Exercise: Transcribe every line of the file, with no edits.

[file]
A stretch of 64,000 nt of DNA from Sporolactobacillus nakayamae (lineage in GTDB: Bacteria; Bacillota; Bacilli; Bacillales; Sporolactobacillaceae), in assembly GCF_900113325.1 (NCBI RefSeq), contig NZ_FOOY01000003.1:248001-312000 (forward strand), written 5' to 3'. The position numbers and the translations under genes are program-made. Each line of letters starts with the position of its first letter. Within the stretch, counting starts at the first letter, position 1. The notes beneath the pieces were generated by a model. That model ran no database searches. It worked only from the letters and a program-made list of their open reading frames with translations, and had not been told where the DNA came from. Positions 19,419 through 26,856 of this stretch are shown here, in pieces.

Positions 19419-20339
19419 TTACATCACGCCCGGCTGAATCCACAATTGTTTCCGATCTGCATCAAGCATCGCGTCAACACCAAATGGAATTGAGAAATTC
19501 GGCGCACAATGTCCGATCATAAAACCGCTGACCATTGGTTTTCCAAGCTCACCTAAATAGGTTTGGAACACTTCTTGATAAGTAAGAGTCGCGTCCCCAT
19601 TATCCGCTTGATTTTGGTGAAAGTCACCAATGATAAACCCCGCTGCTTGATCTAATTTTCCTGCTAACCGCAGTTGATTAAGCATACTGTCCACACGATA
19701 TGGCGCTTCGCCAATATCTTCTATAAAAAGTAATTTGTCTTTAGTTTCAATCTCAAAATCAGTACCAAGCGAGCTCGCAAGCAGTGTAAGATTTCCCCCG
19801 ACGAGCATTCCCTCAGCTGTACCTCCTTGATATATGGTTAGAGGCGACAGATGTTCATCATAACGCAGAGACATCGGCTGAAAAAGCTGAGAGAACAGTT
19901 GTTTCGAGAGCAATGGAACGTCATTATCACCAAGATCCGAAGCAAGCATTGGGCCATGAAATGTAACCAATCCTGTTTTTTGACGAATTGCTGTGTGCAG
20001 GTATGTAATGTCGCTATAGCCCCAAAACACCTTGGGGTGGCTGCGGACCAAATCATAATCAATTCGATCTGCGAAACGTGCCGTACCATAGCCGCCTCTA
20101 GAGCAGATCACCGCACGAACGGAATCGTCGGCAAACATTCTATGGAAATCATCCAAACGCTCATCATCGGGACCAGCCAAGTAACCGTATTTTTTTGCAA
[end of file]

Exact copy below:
A stretch of 64,000 nt of DNA from Sporolactobacillus nakayamae (lineage in GTDB: Bacteria; Bacillota; Bacilli; Bacillales; Sporolactobacillaceae), in assembly GCF_900113325.1 (NCBI RefSeq), contig NZ_FOOY01000003.1:248001-312000 (forward strand), written 5' to 3'. The position numbers and the translations under genes are program-made. Each line of letters starts with the position of its first letter. Within the stretch, counting starts at the first letter, position 1. The notes beneath the pieces were generated by a model. That model ran no database searches. It worked only from the letters and a program-made list of their open reading frames with translations, and had not been told where the DNA came from. Positions 19,419 through 26,856 of this stretch are shown here, in pieces.

Positions 19419-20339
19419 TTACATCACGCCCGGCTGAATCCACAATTGTTTCCGATCTGCATCAAGCATCGCGTCAACACCAAATGGAATTGAGAAATTC
19501 GGCGCACAATGTCCGATCATAAAACCGCTGACCATTGGTTTTCCAAGCTCACCTAAATAGGTTTGGAACACTTCTTGATAAGTAAGAGTCGCGTCCCCAT
19601 TATCCGCTTGATTTTGGTGAAAGTCACCAATGATAAACCCCGCTGCTTGATCTAATTTTCCTGCTAACCGCAGTTGATTAAGCATACTGTCCACACGATA
19701 TGGCGCTTCGCCAATATCTTCTATAAAAAGTAATTTGTCTTTAGTTTCAATCTCAAAATCAGTACCAAGCGAGCTCGCAAGCAGTGTAAGATTTCCCCCG
19801 ACGAGCATTCCCTCAGCTGTACCTCCTTGATATATGGTTAGAGGCGACAGATGTTCATCATAACGCAGAGACATCGGCTGAAAAAGCTGAGAGAACAGTT
19901 GTTTCGAGAGCAATGGAACGTCATTATCACCAAGATCCGAAGCAAGCATTGGGCCATGAAATGTAACCAATCCTGTTTTTTGACGAATTGCTGTGTGCAG
20001 GTATGTAATGTCGCTATAGCCCCAAAACACCTTGGGGTGGCTGCGGACCAAATCATAATCAATTCGATCTGCGAAACGTGCCGTACCATAGCCGCCTCTA
20101 GAGCAGATCACCGCACGAACGGAATCGTCGGCAAACATTCTATGGAAATCATCCAAACGCTCATCATCGGGACCAGCCAAGTAACCGTATTTTTTTGCAA